The Harbinger Online

Breaking the Norm

While most kids dread the horrors of getting their memorizing formulas and chemistry lab grades back, seniors Bhavish Dinakar and Spencer Thompson are the ones handing them out, now that they’ve started their own organic chemistry class.

“It’s not a class that people don’t like because they have to study for a test and do a bunch of homework and stuff,” Dinakar said. “We’re just like, ‘You can learn some stuff if you want to, otherwise you can just eat fruit snacks and come over and we’ll blow stuff up.’”

The inspiration for the class started when Dinakar and Thompson were in IB Chemistry 2 last year. They loved the subject, but they loved pranking their teacher, Jerrod Bardwell, even more. One of their more notable pranks, which involved writing 100-page design labs, resulted in the IB program issuing a required maximum of 12 pages for design labs around the world because of the boys.

“It got to the point where it was more of a cult than a class,” Bardwell said.

During January, the class covered organic chemistry, which is known as the most difficult unit. To annoy Bardwell, the boys tried to convince the rest of the class that organic chemistry was fun and easy—and ended up liking it themselves.

They liked it so much, in fact, that they requested that the district to create an organic chemistry class. According to Bardwell, there used to be an organic chemistry class years ago, but the district would never open it again because of low enrollment. With only two students interested, this year would be no different.

“So I decided to take matters — and matter, ‘cause it’s chemistry, get it? — into my own hands and start the class myself,” Dinakar said.

Dinakar and Thompson started their own organic chemistry class this year, which meets every Tuesday after school in Bardwell’s room on the fourth floor. Anyone is welcome to come, but the usual attendance varies from four to seven.

“What we do in my class is I’ll teach them the mechanism of a reaction — which is the organic chemistry part — and then we’ll actually do the reaction, which is the cool part. And the snacks,” Dinakar said.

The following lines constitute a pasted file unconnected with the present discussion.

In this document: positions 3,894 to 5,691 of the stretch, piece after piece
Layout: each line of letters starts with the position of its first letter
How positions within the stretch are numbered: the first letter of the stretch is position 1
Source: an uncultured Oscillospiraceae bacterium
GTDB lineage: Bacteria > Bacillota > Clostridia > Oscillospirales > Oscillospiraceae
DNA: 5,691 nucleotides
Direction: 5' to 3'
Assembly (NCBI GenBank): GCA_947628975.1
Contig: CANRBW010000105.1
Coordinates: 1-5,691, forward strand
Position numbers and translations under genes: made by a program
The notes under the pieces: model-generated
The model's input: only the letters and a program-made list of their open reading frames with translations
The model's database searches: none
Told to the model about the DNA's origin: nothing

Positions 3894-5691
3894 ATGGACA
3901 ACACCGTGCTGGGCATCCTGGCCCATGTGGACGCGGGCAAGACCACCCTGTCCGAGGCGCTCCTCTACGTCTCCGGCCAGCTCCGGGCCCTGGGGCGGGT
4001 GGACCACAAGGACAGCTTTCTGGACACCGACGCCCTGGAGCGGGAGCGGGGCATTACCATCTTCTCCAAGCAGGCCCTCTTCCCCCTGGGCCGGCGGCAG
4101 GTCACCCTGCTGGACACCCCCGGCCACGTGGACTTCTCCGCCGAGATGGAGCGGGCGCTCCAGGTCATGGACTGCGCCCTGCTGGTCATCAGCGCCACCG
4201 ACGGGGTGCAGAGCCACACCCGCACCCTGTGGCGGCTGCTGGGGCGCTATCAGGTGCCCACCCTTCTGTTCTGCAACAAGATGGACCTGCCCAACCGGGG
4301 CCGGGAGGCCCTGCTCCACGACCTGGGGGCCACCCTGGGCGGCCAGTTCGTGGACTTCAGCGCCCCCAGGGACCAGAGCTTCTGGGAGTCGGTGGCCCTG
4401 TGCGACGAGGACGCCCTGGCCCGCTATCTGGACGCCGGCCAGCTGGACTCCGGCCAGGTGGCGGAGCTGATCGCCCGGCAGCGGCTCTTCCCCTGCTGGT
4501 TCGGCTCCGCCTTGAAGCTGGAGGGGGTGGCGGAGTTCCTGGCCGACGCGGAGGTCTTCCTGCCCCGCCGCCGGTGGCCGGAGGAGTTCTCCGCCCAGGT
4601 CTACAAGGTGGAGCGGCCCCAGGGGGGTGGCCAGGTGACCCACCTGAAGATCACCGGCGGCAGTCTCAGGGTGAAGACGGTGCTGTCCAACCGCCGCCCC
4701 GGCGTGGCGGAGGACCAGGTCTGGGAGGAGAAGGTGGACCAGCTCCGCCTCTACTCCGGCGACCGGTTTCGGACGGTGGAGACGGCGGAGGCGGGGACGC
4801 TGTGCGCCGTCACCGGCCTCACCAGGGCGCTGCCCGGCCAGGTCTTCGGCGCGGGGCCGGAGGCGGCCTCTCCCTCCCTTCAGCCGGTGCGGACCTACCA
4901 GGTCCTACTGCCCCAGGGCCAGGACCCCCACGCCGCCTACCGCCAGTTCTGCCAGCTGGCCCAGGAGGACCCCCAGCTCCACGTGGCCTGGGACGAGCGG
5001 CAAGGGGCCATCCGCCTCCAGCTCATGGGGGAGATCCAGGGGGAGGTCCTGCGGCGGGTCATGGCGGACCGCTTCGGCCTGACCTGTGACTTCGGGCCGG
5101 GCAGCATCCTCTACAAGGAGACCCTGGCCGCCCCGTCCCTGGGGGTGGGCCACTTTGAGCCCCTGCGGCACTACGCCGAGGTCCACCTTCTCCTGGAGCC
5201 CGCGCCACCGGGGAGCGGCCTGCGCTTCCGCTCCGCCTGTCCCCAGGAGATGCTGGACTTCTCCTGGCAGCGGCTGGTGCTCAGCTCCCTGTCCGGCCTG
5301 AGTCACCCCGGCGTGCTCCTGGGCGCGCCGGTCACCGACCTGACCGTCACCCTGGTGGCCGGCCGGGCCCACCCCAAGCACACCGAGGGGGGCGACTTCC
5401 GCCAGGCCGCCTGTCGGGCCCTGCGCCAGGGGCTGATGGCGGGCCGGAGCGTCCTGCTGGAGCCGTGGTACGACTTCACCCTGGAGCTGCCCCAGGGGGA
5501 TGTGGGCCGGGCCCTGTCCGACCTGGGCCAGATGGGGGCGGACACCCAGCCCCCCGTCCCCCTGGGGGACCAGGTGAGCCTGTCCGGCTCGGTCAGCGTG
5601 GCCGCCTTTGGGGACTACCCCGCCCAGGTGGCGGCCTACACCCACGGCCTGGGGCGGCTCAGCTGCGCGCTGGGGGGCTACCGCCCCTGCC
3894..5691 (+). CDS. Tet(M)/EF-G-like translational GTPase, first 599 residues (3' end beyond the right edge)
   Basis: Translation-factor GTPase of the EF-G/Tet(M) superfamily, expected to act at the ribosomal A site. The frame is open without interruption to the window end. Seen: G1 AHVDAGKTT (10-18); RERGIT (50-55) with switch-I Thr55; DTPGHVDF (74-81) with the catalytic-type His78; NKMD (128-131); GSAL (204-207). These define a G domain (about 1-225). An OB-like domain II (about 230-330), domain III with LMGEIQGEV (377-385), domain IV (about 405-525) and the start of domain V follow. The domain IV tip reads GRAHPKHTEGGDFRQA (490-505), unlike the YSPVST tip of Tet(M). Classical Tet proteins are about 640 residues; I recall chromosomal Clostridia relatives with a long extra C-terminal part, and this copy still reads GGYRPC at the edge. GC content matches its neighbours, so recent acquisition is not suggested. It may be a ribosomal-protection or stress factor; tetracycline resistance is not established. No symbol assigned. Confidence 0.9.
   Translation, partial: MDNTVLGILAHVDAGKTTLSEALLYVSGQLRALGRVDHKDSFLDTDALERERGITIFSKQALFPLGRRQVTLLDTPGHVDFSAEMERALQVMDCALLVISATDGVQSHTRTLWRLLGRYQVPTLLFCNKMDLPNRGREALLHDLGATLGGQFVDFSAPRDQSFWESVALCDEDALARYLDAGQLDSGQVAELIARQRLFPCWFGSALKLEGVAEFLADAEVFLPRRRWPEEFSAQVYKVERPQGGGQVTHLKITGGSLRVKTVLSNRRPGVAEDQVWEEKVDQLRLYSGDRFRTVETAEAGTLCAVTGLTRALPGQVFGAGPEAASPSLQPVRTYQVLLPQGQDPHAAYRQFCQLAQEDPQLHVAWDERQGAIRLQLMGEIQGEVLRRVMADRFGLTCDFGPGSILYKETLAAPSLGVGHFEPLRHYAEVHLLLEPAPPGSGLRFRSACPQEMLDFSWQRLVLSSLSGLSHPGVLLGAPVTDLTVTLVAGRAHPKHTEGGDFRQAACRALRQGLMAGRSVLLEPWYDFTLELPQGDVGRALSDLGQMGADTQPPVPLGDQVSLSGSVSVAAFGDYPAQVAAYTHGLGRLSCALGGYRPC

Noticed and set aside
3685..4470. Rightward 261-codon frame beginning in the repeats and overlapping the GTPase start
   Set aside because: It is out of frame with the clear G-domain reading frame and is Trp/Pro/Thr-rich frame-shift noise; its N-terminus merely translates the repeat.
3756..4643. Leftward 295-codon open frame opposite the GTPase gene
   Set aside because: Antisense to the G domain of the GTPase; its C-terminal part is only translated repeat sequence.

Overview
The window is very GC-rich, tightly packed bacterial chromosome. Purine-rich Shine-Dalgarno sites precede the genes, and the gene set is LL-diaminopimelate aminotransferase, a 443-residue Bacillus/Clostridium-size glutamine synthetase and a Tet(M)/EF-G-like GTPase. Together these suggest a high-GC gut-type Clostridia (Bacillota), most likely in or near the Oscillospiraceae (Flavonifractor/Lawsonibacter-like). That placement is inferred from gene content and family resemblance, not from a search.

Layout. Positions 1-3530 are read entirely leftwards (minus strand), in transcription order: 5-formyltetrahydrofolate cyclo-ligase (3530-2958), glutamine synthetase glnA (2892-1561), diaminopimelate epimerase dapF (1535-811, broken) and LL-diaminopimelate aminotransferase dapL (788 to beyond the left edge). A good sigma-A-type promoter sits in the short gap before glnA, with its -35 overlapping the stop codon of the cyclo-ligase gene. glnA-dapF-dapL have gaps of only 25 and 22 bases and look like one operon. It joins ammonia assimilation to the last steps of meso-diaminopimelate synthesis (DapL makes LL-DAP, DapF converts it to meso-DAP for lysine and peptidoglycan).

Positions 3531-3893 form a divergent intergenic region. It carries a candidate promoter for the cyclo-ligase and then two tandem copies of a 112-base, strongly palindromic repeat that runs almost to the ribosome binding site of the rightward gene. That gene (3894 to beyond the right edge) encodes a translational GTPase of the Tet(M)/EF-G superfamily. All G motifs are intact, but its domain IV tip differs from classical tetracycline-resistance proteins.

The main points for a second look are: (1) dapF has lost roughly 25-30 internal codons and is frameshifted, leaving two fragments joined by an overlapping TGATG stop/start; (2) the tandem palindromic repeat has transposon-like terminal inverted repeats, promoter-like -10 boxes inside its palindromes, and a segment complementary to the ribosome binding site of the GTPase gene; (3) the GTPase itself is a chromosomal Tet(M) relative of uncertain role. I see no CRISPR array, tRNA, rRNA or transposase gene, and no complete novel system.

According to Dinakar, there are three types of people that come to the class: first are the current Chem 2 students who want to learn organic chemistry so there won’t be any surprises when the unit comes along later in school. The second are Chem 1 students who just come for the cool explosion and opportunity to hang out with friends. The third are kids who took Chem 2 last year and want to brush up for fun or for college (one even brings a notebook to take notes in).

Since Dinakar and Thompson have almost all of their classes together, they plan for the next class during school. Using the copy of Organic Chemistry for Dummies Thompson gifted to Dinakar last May, the boys figure out a different theme for each class, such as oxidation of alcohols or stereo chemistry.

After planning, the boys split up: Dinakar creates a lesson plan and does research. Thompson gathers the materials and writes out the steps for the experiment of the week.

“So before the experiment, I send [Bardwell] the procedure with what we would like to do and how we plan on doing it so he can look over it and make sure we’re not going to kill ourselves,” Thompson said. “If that’s okay, he’ll get the chemicals and he’ll just be there if I have any quick questions about doing something.”